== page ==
Even as the government admits to a £10 billion black hole in its finances caused by its gifting of tax back to businesses to plug their pensions holes, it looks set to U-turn on its policy to close corporation tax loopholes costing the exchequer tens of billions more every year.
Threats from major UK companies to relocate overseas or into tax havens has prompted a move to revise corporation tax rules following high-profile complaints that the UK’s taxation levels are significantly higher than elsewhere in the EU.
Pharmaceuticals giant Shire recently announced it would relocate to Ireland to take advantage of the low tax regime there.
While UK law stipulates a basic corporation tax of 28%, corporations on average pay closer to 22%, with some of the largest paying significantly under this figure.
A simplification of the rules mooted by the treasury last year would have closed loopholes which at present allow huge levels of tax evasion.
The UK has recently come under fire for itself maintaining more tax havens under British rule than anywhere else in the world, something which campaign groups argue has directly led to tens of thousands of deaths.
Corporate tax avoidance is thought to cost £25 billion every year – more than twice the amount these major companies were gifted by the government in tax breaks to allow them to refill the pension pots they themselves had emptied.
In two years, the same amount would pay for the total line of credit currently being offered to major banks as part of the credit crunch – £50 billion is being underwritten in loans to maintain the flow of money through the economy.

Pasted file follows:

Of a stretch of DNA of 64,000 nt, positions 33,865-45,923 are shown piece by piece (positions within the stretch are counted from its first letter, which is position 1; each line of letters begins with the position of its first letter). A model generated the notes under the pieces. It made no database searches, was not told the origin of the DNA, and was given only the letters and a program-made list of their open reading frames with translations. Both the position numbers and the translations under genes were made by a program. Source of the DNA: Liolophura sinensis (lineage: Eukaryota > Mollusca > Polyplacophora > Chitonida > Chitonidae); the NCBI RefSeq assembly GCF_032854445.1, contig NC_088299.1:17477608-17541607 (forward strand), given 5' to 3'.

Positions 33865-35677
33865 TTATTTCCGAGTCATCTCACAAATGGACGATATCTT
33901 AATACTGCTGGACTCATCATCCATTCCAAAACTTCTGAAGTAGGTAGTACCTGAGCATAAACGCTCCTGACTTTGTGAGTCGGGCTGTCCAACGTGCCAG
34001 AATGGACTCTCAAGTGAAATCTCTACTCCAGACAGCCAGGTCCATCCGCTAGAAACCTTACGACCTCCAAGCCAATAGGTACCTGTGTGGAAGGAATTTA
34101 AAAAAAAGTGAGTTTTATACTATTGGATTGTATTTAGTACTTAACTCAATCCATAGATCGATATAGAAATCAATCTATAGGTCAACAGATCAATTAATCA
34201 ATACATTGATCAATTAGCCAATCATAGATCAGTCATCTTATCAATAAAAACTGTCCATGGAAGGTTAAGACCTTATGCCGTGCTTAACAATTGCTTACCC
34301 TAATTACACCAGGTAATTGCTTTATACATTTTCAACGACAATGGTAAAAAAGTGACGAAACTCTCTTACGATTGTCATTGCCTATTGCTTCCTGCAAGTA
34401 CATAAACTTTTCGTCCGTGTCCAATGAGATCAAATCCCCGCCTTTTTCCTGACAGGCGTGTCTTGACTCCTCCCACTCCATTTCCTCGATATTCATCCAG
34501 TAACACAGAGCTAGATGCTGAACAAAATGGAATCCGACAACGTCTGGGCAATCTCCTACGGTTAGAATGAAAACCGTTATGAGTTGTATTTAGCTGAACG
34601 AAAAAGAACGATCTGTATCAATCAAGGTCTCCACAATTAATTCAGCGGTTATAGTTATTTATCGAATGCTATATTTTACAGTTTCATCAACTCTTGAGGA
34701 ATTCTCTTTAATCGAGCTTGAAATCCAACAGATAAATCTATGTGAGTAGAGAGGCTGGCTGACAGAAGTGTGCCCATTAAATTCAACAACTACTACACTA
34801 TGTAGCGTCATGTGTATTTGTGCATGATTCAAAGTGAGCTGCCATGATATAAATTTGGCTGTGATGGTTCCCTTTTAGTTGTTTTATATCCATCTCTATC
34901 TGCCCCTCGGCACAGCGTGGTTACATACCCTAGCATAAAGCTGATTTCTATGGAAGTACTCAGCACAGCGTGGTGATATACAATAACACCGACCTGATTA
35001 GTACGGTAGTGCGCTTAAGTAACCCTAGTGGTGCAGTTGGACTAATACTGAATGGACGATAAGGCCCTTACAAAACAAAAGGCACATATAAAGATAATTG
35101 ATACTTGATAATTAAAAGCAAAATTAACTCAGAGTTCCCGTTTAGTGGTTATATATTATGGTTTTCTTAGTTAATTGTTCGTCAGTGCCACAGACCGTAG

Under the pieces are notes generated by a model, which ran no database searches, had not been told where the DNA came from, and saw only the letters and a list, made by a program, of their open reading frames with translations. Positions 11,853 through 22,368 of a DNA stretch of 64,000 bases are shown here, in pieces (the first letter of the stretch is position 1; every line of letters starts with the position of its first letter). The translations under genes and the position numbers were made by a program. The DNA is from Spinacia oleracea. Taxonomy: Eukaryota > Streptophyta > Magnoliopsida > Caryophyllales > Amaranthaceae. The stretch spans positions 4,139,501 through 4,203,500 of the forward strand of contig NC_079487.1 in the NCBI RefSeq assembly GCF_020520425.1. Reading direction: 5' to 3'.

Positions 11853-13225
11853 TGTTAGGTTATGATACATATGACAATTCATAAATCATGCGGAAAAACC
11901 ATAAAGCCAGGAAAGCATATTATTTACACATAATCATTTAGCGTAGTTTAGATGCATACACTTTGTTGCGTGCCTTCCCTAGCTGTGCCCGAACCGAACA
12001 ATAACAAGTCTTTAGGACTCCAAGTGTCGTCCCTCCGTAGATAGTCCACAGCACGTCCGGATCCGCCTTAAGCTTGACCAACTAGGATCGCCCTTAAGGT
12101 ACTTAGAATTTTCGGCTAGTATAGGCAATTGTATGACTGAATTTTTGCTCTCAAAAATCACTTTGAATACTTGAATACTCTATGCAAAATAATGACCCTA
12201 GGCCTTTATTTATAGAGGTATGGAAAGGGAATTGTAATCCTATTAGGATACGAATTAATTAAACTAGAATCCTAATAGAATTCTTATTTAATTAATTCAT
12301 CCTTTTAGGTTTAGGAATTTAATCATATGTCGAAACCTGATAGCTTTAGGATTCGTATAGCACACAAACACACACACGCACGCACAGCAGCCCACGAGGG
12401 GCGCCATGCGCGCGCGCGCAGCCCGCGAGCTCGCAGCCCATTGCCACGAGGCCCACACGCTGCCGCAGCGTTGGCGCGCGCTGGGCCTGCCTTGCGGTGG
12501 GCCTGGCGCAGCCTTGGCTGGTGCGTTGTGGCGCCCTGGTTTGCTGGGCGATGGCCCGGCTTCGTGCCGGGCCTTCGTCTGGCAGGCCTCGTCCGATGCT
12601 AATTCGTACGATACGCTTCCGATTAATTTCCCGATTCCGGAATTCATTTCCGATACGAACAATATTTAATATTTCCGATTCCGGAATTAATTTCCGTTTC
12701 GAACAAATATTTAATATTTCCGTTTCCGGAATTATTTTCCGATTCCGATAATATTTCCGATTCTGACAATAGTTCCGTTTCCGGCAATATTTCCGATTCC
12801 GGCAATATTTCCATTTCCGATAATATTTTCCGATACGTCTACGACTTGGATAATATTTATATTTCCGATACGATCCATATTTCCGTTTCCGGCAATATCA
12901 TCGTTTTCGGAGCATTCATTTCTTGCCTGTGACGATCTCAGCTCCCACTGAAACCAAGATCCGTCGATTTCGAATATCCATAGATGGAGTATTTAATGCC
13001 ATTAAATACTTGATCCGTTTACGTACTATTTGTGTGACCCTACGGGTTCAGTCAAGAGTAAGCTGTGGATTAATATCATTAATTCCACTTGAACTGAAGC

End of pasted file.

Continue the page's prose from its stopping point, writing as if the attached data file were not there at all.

The same banks, along with a host of other companies, are already benefiting from government handouts this year to the tune of £10 billion, as they pour money into pension funds to keep them afloat.
This money, rather than coming from profits or business chiefs who were the investors who caused the problem, is being paid in from taxes.
Pension deficits have soared by more than £100bn in the past year, the Pension Protection Fund said recently.
Meanwhile, as the Treasury struggles to maintain its financial balance, fears are rising that the pensioners themselves could be at risk of falling prey to the 10p tax band changes which the government have proposed.
Up to 420,000 pensioners with small private pensions of up to £1,000 a year could start having to pay tax of £200 a year from next April, under new plans – potentially raising around £80 million a year.
Rob Ray writs for www.freedompress.org.uk
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This post was written by Rob Ray